While atrial fibrillation (AF) is the most common cardiac arrhythmia, the pathology of the disease in the acute setting of MI remains unknown. A single-center study published earlier this month in July’s Heart Rhythm Journal found that coronary artery disease (CAD) affecting the atrial branches may be an independent predictor for the development of AF.
During the study, Muayad Alasady, MBChB, of the University of Adelaide and the Royal Adelaide Hospital in Adelaide, Australia, and colleagues identified 2,460 patients who presented to the Flinders Medical Centre's cardiac care unit in Bedford Park, Australia, with acute MI between 2004 and 2009. The reserachers evaluated the development of a new onset of AF.
Of the cohort, 149 patients developed AF within seven days of MI. The researchers identified 42 AF patients whose coronary anatomy was evaluated by invasive angiography and whose cardiac function was tested using transthoracic echo. The researchers studied 42 patients with MI but no AF as controls.
The researchers reported that patients with AF were more likely to present with an inferior MI but less likely to present with STEMI. Alasady et al found that patients with AF had more cases of left main stem disease and right CAD compared to controls.
Most significantly, more AF patients had at least one significant atrial branch with reduced flow compared to controls: right coronary artial branch—66.7 percent vs. 19 percent; and left circumflex atrial branches—43 percent vs. 17 percent. Additionally, the researchers found that 50 percent of AF cases had reduced circulation to the sinoatrial nodal branch compared to 24 percent of controls.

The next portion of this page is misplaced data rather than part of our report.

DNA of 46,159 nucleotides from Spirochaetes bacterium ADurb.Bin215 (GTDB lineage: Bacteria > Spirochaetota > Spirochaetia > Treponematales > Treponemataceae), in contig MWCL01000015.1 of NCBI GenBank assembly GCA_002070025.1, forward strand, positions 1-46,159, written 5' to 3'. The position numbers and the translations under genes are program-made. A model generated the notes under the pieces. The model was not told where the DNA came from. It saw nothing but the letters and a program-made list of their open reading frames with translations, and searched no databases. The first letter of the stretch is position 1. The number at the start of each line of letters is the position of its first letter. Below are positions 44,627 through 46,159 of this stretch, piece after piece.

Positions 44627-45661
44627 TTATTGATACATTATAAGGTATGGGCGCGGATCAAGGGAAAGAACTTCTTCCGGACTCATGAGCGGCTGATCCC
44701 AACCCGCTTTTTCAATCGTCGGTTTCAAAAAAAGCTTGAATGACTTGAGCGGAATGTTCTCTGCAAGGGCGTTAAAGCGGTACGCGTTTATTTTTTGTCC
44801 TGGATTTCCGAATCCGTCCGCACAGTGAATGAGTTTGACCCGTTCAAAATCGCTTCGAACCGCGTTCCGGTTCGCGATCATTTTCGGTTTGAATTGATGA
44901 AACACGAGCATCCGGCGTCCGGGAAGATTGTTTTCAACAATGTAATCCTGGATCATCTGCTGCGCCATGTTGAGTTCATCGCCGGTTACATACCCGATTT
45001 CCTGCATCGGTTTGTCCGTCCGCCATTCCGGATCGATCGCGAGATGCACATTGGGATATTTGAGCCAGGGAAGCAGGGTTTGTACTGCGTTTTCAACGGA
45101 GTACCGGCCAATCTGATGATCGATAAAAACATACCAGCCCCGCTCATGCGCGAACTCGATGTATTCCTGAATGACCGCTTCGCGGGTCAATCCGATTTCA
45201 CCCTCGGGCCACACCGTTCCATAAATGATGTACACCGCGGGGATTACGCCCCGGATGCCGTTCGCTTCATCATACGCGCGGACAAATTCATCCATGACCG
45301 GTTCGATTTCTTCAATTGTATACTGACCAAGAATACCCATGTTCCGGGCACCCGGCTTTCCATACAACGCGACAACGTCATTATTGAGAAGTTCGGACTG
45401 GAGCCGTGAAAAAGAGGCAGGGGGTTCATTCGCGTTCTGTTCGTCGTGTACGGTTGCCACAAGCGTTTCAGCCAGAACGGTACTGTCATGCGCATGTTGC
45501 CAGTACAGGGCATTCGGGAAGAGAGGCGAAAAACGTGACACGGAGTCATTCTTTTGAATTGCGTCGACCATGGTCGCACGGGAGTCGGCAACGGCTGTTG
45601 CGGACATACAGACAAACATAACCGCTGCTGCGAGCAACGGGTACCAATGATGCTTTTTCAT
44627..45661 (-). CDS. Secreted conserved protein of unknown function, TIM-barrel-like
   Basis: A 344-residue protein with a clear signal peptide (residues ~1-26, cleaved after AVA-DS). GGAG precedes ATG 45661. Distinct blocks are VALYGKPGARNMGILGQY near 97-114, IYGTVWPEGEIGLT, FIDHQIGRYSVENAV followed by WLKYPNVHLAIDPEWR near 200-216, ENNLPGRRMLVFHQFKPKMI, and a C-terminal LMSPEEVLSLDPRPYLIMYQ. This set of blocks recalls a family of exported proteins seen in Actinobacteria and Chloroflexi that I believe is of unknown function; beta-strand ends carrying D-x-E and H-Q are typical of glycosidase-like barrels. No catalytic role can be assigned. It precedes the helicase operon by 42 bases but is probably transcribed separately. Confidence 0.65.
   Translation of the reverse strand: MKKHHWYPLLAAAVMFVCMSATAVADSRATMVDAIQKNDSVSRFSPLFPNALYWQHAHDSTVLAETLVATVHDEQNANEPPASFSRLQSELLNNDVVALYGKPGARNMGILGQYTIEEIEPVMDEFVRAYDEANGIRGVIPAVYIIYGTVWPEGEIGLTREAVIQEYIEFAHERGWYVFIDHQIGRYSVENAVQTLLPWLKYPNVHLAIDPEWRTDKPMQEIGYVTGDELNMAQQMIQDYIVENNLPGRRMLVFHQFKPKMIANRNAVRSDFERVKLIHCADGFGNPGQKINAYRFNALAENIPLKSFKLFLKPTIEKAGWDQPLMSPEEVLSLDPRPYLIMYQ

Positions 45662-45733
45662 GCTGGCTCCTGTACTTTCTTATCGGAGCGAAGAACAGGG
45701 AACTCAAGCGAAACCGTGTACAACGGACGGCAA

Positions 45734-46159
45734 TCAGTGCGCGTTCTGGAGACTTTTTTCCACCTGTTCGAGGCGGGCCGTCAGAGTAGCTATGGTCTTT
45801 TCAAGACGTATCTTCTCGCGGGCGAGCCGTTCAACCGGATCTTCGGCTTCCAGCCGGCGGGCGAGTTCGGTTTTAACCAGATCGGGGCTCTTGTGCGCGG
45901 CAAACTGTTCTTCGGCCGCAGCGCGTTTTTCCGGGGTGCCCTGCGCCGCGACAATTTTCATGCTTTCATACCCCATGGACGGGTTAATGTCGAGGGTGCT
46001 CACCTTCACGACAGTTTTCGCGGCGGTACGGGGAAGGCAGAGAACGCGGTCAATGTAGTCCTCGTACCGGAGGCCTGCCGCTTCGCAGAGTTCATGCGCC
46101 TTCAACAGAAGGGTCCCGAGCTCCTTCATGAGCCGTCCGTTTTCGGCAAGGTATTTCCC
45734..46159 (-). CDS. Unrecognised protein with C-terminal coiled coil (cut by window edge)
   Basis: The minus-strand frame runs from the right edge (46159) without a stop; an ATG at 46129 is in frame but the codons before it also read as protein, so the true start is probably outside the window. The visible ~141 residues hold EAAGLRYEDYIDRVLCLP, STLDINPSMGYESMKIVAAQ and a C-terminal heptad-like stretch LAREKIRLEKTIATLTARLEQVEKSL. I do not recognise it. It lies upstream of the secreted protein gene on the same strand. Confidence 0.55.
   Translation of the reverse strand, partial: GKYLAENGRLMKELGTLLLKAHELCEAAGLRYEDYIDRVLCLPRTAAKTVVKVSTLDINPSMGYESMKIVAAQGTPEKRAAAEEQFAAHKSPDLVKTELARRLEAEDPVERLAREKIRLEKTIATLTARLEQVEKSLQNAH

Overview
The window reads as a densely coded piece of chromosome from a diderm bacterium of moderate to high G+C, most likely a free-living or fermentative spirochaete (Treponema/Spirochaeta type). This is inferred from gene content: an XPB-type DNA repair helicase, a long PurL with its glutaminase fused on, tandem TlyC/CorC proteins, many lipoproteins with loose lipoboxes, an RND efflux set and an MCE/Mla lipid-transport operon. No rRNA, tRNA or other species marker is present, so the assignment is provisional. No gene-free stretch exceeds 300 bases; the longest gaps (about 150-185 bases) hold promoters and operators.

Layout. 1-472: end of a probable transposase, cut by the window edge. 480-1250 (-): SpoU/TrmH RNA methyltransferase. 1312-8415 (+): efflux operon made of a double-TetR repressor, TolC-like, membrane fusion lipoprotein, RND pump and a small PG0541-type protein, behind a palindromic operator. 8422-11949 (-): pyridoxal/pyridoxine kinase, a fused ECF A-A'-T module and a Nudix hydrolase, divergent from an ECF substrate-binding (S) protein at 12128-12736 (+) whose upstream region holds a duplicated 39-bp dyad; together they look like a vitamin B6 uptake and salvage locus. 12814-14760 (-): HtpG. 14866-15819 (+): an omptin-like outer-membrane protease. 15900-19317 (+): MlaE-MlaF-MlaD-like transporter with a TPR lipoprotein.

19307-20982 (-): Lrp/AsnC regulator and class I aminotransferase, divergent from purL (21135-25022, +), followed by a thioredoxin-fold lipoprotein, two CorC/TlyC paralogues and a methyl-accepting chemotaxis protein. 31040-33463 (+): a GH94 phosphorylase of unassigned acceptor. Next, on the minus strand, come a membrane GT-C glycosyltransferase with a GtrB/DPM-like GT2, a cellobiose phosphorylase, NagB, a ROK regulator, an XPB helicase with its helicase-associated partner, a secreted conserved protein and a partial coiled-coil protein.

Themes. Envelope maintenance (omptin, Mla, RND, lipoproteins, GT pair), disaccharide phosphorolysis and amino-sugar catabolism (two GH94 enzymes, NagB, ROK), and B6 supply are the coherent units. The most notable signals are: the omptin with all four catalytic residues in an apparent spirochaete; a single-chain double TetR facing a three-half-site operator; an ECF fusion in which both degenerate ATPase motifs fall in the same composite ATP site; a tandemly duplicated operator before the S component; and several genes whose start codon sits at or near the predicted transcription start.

The authors concluded that right coronary atrial branch disease and left circumflex atrial branch disease were independent predictors of a new onset of AF during the first week post-MI after the authors adjusted for LA volume index and TIMI flow post-PCI.
“Coronary artery disease affecting the atrial branches, possibly due to atrial ischemia, was associated with promotion of AF genesis, regardless of whether it originated from the left or right coronary system,” the authors wrote.
“Together with the angiographic data, our echocardiographic findings have provided novel insights into the mechanisms underlying the development of AF after MI.
“Our findings indicate that atrial branch disease remained a predictor of AF even after adjustment for E/e=, suggesting that in these patients with coronary artery disease, atrial ischemia may promote the formation of a substrate for AF that is independent of increased filling pressures,” the authors noted.
“With the angiographic data and echocardiographic findings, our results provide novel insight into the mechanisms underlying the development of AF in patients after they experience a heart attack,” Prashanthan Sanders, MBBS, PhD, the study’s senior author concluded. “The findings shed new light on how coronary disease affects the atrial branches after the trauma of a heart attack regardless of measurable effects such as a patient’s gender or age.”